Niche social-networking sites are great too because you can go straight to an interested audience to share your information. I am a member of a social-networking site that is focused on home DIY projects. People post crazy things like how to paint your bedroom with blueberries or build a bookshelf out of toilet paper rolls. The audience isn’t enormous like MySpace, but when a client is doing something like a home DIY contest, I can post it there and know that the 1,000 people who read about it will probably be interested and might even send the info to their friends and family. Off course, I always make it clear in the posting and my profile that I’m sharing the information on behalf of a client.

  7. Bill Sledzik says:

    Thanks to all for the comments. Every time I say anything about the role of social media in PR, someone usually calls me out for buying into the alchemy of Web 2.0 — you know, the whole “drinking the Kool-aid” nonsense. But if you’re a regular here, you know I’m pretty cautious about social-media, and I’ve pointed out its dangers more than once. Still, the example of the Jena 6 — and yesterday’s massive protests — demonstrate the new online landscape so well. We need to pay attention.

    As for our “social media consultant,” who has “over a decade of building communities online,” (Yeah, I followed his link) what can I say? If this were a blog about legal matters, I suspect I’d offer a lecture about due process. Were it a human rights blog, I’d present a lesson on distributive justice. If I were a philosopher, I’d try to reincarnate John Rawls.

    But I doubt it would matter to our friend who seems ready to skip the trial. Besides, my point was not about the case itself, and I made that clear. It’s about the use of social media to effect change and to empower the disenfranchised. That said, you are right to imply that we must consider moral and social responsibilities before applying social media. At least, I think that was what you said.

  8. mediatide says:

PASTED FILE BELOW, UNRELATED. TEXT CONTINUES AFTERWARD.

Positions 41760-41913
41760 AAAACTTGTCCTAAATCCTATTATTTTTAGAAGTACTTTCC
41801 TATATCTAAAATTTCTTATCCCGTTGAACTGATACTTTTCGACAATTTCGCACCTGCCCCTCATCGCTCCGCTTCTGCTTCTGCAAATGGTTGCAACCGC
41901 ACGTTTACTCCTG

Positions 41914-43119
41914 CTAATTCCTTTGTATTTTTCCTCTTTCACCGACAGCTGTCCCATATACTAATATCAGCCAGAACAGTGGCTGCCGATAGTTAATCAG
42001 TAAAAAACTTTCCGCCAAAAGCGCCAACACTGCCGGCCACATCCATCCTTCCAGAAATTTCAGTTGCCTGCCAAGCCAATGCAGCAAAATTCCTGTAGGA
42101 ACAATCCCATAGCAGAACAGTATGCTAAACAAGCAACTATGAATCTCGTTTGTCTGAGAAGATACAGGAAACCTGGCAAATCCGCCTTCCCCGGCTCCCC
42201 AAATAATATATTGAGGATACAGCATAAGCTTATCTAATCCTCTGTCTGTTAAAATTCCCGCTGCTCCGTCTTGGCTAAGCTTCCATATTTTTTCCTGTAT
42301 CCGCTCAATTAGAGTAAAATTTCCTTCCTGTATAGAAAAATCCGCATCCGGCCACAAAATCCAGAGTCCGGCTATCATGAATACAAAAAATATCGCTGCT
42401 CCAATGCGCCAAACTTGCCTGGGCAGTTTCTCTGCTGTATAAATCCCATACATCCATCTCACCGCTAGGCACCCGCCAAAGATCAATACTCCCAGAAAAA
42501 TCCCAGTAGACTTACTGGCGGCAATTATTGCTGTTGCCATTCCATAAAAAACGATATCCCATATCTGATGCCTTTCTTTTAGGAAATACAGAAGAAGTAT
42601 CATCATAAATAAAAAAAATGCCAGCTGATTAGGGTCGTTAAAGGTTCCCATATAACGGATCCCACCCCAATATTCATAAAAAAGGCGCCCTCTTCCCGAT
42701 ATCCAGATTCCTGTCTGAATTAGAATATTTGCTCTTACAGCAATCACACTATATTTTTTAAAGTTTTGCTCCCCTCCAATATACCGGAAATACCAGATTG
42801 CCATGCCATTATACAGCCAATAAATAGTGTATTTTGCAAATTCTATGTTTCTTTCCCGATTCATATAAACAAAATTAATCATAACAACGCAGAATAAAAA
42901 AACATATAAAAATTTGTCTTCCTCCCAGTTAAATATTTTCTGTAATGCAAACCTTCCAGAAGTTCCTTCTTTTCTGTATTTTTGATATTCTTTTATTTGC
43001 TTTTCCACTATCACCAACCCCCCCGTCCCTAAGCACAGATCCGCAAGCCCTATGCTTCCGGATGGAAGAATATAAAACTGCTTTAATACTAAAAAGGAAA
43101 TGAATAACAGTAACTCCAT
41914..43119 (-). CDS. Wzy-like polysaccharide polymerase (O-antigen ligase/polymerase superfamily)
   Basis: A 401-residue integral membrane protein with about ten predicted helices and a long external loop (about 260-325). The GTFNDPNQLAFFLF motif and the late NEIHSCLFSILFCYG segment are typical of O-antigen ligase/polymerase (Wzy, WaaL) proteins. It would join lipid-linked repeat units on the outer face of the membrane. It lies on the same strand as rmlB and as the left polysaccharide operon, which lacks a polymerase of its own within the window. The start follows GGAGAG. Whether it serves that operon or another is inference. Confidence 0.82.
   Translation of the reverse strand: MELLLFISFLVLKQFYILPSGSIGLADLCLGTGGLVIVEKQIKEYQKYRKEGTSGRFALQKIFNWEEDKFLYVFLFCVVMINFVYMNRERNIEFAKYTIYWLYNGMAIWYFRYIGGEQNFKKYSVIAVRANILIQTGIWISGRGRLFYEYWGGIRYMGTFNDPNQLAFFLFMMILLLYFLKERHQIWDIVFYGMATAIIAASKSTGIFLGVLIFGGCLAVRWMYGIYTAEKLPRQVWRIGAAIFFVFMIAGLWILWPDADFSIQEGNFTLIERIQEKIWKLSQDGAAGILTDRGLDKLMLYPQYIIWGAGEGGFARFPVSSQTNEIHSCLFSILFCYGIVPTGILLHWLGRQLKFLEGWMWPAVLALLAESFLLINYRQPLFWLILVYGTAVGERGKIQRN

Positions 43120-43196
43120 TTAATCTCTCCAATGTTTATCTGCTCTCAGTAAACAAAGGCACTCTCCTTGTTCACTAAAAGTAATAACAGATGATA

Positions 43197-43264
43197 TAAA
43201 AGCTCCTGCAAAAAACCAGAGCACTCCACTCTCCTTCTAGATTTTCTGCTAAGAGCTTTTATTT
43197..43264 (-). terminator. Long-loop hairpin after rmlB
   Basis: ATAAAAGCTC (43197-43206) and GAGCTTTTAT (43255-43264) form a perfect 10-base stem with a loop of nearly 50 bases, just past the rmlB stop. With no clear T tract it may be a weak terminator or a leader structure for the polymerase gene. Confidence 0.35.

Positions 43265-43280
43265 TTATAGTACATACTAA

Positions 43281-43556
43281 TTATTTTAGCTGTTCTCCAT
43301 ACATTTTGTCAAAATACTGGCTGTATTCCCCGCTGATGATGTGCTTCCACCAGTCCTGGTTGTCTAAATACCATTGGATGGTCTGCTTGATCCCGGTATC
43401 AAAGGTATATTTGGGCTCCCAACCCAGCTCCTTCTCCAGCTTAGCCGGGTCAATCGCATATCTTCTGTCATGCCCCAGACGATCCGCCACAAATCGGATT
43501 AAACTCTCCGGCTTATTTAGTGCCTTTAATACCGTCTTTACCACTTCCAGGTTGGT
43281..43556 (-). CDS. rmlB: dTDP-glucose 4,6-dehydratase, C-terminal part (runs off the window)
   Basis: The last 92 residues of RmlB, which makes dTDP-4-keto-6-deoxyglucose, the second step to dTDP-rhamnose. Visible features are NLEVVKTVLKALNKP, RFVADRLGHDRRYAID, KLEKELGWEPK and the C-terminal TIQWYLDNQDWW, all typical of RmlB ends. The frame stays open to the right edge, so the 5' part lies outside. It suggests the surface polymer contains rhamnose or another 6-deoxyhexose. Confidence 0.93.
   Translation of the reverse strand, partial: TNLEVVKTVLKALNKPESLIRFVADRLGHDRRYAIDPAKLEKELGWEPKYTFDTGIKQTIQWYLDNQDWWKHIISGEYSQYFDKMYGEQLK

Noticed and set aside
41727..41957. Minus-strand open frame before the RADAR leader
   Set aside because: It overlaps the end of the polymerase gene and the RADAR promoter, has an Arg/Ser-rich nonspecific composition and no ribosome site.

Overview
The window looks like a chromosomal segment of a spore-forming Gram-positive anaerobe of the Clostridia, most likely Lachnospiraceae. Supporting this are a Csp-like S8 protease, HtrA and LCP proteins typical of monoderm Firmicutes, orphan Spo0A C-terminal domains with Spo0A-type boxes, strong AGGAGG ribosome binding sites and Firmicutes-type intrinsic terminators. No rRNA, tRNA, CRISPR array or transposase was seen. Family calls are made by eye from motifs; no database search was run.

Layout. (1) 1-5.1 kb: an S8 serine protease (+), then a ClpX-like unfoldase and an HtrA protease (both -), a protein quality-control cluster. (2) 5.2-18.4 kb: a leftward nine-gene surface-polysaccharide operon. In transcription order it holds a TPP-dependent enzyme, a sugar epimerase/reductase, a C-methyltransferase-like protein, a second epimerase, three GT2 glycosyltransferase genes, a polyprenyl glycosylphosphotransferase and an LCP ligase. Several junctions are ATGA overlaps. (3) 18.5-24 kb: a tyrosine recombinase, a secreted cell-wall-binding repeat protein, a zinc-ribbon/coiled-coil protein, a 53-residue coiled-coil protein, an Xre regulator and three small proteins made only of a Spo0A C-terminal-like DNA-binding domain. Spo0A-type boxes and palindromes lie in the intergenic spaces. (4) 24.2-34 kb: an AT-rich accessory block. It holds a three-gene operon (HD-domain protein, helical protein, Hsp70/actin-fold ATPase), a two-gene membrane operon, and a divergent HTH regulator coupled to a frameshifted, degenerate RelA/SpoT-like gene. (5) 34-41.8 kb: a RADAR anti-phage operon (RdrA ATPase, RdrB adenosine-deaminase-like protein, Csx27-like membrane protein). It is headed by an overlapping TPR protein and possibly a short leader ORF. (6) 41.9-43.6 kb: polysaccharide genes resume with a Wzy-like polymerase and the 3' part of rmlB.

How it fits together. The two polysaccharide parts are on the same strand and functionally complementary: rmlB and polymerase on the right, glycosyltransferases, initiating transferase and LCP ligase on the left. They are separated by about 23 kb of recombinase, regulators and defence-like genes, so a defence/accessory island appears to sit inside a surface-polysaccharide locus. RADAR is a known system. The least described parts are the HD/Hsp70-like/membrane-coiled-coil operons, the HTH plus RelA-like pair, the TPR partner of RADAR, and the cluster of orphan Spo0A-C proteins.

How a about this? A fan lost his camera at an Ohio State football game. The finder tracked the guy down through social media channels and returned it to him…

  9. Chris Sledzik says:

    Relying on social media as a networking tool also presents risks in terms of quality of information and source. In regards to the Jena Six, I think of the sadly misinformed protester in Cleveland who was quoted saying something to the effect of, “I don’t know who this Gina is, but I hope everything ends up all right for her.”

    As the “disenfranchised” become enabled we have to be aware of who we are connecting to and where our information is coming from. As social networks expand, every chump with a laptop and Wi-Fi is empowered along with the rest of us. Plus with the Web providing anonymity, we’re bombarded with useless information from mystery morons (See above post from “social media consultant”)

    Not only should PR professionals be eager to jump into the Web 2.0 pool, but they should be aware of how they do it–and who they’re connecting with (which is often a much broader range than people imagined). Otherwise, the next thing you know you’ll have some naive nepotic creeping into your social network barking about something useless.

  10. Bill Sledzik says:

    Wow. That’s one intelligent guy in that previous comment. And people say intelligence isn’t in the heredity! You do articulate the dangers of social media well, Chris. And I don’t have the answer. At least the material in MSM is vetted, and it seeks some level of truth (excepting Fox News, of course). Online you never know what you’ll get.

    Andrew, I saw the story about the Ohio State fan who get his camera back thanks to social media. Of course, had I found the thing and discovered it belonged to a Buckeye fan, I’d have probably solid it on eBay. Nice to see you back in the b-sphere, dude.